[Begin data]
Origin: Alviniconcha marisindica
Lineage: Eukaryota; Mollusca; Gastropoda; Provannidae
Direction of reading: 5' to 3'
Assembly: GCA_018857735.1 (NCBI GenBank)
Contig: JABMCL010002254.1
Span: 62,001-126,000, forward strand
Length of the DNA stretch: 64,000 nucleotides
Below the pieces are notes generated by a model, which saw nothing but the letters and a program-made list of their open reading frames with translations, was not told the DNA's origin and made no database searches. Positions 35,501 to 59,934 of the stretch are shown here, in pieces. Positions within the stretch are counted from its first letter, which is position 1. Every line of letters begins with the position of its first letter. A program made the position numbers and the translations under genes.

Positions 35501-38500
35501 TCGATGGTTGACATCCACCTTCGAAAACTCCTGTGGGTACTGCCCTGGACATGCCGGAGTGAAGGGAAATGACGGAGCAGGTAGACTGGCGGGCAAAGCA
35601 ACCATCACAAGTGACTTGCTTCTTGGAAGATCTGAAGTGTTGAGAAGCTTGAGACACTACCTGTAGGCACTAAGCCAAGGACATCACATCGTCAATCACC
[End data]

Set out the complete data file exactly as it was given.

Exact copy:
Origin: Alviniconcha marisindica
Lineage: Eukaryota; Mollusca; Gastropoda; Provannidae
Direction of reading: 5' to 3'
Assembly: GCA_018857735.1 (NCBI GenBank)
Contig: JABMCL010002254.1
Span: 62,001-126,000, forward strand
Length of the DNA stretch: 64,000 nucleotides
Below the pieces are notes generated by a model, which saw nothing but the letters and a program-made list of their open reading frames with translations, was not told the DNA's origin and made no database searches. Positions 35,501 to 59,934 of the stretch are shown here, in pieces. Positions within the stretch are counted from its first letter, which is position 1. Every line of letters begins with the position of its first letter. A program made the position numbers and the translations under genes.

Positions 35501-38500
35501 TCGATGGTTGACATCCACCTTCGAAAACTCCTGTGGGTACTGCCCTGGACATGCCGGAGTGAAGGGAAATGACGGAGCAGGTAGACTGGCGGGCAAAGCA
35601 ACCATCACAAGTGACTTGCTTCTTGGAAGATCTGAAGTGTTGAGAAGCTTGAGACACTACCTGTAGGCACTAAGCCAAGGACATCACATCGTCAATCACC